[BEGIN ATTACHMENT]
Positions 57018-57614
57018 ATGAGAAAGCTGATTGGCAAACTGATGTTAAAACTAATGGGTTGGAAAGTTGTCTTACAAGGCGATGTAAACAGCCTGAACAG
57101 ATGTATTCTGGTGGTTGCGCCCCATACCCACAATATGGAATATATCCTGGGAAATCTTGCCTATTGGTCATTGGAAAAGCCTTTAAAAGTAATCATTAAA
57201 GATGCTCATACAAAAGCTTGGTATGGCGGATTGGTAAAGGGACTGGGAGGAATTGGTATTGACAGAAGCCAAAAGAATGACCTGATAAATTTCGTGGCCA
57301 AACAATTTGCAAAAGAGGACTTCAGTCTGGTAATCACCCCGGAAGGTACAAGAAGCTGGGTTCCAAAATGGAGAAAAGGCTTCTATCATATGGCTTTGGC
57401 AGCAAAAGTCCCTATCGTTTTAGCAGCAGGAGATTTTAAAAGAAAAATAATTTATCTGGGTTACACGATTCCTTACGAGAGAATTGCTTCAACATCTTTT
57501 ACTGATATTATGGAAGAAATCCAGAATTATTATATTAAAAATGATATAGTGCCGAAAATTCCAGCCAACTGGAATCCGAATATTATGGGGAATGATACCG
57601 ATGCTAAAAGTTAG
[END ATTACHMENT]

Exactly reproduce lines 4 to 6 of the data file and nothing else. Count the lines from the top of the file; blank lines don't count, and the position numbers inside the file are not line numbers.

57201 GATGCTCATACAAAAGCTTGGTATGGCGGATTGGTAAAGGGACTGGGAGGAATTGGTATTGACAGAAGCCAAAAGAATGACCTGATAAATTTCGTGGCCA
57301 AACAATTTGCAAAAGAGGACTTCAGTCTGGTAATCACCCCGGAAGGTACAAGAAGCTGGGTTCCAAAATGGAGAAAAGGCTTCTATCATATGGCTTTGGC
57401 AGCAAAAGTCCCTATCGTTTTAGCAGCAGGAGATTTTAAAAGAAAAATAATTTATCTGGGTTACACGATTCCTTACGAGAGAATTGCTTCAACATCTTTT